Through exploring these sites, we were able to expand our knowledge on the various methods and techniques we could potentially implement when we came to create our own exhibition. There were many ways we could have chosen to go forward with this project, but what mattered most was finding a service that truly met our needs and allowed us to showcase our collection in a way that suited the type of content we had to share. As much of The King’s Fund’s published content over the years has been predominantly text–based, we ultimately chose a platform equipped with the tools to design a timeline depicting the history of nursing publications released by The King’s Fund.
The product we settled on was Visme — it is simple, straightforward and offers a range of design templates we could easily adapt to our needs.
The process of designing the exhibition has been a real learning opportunity, particularly as we had no previous experience of using this platform, nor were we particularly skilled at design work. But it allowed us to be creative in ways we’d never been before and to develop new skills that we can use in future exhibitions.
Marketing the exhibition
The library team has a Twitter account (@kingsfund_lib) which we used to promote the exhibition, together with the associated WHO 2020 Year of the Nurse and Midwife hashtags. We would always have used Twitter to promote this exhibition but being able to link to it directly massively increased its reach to far more people than would ever have visited our physical library space.
We also worked with The King’s Fund digital team who promoted the exhibition on The King’s Fund’s main corporate Twitter feed and Facebook group. Through working more closely with the digital team we were also able to refresh our library services web page to create a new ‘From the archive’ section to accommodate our exhibition and any future content we might produce. Something that would not necessarily have happened had we created a physical exhibition in the library.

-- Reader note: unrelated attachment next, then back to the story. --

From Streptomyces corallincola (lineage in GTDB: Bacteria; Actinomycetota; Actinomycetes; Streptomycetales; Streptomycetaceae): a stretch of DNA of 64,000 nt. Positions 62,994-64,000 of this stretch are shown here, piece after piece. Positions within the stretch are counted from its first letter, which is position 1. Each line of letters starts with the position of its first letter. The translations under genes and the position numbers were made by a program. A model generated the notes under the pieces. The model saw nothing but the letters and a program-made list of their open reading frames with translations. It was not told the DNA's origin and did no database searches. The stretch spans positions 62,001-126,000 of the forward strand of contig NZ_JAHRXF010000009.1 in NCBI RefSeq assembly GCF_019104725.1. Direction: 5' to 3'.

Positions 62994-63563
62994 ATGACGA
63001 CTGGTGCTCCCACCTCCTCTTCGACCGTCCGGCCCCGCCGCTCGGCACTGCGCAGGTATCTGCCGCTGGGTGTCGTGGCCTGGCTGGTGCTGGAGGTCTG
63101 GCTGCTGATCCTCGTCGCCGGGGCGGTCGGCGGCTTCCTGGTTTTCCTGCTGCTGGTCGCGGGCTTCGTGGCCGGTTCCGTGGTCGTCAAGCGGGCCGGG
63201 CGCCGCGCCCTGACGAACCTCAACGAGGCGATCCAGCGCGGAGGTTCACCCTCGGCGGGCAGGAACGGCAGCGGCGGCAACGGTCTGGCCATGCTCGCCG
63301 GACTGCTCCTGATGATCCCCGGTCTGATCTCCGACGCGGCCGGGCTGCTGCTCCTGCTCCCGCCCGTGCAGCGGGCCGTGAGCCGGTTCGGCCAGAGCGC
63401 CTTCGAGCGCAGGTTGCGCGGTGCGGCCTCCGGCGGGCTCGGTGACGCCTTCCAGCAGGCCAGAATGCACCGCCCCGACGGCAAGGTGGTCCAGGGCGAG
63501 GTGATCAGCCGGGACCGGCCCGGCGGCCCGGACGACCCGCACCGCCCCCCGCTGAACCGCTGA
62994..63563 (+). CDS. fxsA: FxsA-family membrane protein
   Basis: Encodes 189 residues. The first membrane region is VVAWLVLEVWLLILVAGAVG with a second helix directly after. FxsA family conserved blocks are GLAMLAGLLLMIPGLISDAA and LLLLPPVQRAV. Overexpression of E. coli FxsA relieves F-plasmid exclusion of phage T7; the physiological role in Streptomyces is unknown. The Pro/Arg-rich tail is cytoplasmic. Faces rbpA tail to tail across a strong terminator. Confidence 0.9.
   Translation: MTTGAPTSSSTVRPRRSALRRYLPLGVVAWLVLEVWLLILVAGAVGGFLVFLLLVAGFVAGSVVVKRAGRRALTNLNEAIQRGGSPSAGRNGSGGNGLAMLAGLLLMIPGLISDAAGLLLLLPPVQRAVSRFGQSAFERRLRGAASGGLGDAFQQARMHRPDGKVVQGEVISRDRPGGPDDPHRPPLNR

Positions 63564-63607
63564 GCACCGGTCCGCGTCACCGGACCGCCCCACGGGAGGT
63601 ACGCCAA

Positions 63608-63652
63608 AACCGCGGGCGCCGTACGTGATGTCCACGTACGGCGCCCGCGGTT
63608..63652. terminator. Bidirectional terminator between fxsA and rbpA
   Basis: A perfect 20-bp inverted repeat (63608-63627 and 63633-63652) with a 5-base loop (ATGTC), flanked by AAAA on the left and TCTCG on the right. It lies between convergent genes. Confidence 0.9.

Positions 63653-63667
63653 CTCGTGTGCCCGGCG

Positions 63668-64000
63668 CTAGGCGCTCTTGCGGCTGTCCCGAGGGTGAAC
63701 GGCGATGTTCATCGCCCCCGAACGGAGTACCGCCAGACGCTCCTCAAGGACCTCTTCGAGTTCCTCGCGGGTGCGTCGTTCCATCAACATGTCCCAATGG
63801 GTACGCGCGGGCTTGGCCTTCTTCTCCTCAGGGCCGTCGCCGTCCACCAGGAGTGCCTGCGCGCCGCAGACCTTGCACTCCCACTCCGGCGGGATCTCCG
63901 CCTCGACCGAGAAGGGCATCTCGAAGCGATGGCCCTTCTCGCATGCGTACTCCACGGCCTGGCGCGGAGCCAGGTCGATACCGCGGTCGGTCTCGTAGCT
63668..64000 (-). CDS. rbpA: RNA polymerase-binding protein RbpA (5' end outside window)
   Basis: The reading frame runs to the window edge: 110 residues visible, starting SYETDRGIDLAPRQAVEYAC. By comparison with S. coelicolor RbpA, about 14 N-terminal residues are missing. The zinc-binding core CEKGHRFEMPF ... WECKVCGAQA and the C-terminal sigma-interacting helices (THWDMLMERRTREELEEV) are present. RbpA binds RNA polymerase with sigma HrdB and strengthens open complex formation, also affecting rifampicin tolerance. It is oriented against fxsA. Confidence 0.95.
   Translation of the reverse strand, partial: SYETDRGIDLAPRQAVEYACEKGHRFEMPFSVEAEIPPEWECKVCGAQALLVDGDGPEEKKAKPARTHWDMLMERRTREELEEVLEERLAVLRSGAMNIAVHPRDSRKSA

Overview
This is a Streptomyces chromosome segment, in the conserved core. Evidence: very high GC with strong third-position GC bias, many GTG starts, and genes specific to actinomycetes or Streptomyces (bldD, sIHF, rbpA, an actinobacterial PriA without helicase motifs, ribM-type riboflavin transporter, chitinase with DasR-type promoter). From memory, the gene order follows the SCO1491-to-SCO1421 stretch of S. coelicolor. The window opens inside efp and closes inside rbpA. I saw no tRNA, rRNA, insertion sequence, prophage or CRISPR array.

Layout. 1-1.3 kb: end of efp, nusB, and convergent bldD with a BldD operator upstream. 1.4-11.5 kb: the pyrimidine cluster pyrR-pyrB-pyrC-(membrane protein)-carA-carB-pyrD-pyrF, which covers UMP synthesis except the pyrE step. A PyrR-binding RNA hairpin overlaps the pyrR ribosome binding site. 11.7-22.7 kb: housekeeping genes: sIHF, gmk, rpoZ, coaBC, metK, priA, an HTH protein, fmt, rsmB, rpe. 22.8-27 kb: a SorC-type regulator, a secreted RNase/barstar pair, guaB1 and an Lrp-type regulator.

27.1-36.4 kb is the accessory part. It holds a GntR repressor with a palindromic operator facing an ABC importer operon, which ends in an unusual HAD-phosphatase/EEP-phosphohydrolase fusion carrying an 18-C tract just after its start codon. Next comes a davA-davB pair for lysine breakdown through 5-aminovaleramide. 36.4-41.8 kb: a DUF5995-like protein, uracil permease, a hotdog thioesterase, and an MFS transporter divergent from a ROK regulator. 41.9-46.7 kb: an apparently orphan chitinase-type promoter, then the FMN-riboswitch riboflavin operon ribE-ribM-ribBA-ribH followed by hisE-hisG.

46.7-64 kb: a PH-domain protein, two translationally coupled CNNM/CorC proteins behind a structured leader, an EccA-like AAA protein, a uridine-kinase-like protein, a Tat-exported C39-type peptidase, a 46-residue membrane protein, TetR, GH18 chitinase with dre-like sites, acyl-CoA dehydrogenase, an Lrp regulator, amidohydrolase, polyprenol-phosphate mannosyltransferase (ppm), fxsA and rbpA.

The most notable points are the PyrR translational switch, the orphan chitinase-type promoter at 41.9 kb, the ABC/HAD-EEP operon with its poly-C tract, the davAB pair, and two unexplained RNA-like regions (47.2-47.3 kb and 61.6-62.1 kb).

Another plus was that while the physical library exhibition would have been a timed event and eventually taken down to make room for the next one, the online timeline is a permanent display that we can continue to link to on our website and promote in the future.
As well as building relationships with internal King’s Fund teams, the exhibition has enabled us to reach out to other organisations such as the Nightingale Museum and the Royal College of Nursing — both of whom kindly offered to promote our exhibition via their social media channels
What we have learned
Working with our digital team has enabled our exhibition to reach many more people than it would have done as a physical exhibition. However, since we were publishing something that would appear both on the organisation’s website and its corporate social media channels, the content and look of the exhibition had to be in-line with The King’s Fund brand. This meant we had less control of the look and feel of the exhibition. We also found we needed much more time than we’d envisaged to accommodate proofing and editing of the exhibition before we could make it live. Unfortunately, this meant that it was not ready for our planned 12th May launch. But we were able to reschedule and relaunch at the start of June without this being too much of an issue.
Were we to do this again, we would allocate more time to researching and exploring the range of possible platforms. Although we were able to find one that largely suited our needs for this project, taking more time to delve into and learn about the different products and services available would ensure that we better understood how to design and produce online exhibitions that people can enjoy and return to.
However, creating this online exhibition was an overwhelmingly worthwhile experience. It gave us the opportunity not only to try something new but, more importantly, allowed us to share our work with a wider audience than would ever have accessed it otherwise.
This experience very much serves as a starting point for us — and hopefully what we have shared in this article will be helpful to other libraries who might be interested in pursuing something similar. As we look ahead to planning our third exhibition in November we are still unsure of how the work might look. However, with this experience under or belts we are looking forward to developing something new — perhaps with both online and physical aspects to open-up our collections and library to as many people as possible. You can view the exhibition at
About The King’s Fund Library
The King’s Fund provides a unique and free source of information on health and social care policy and management. We provide help with information queries, maintain a library database and publish several current awareness bulletins. You can find more about what we do here: https://www.kingsfund.org.uk/consultancy-support/library-services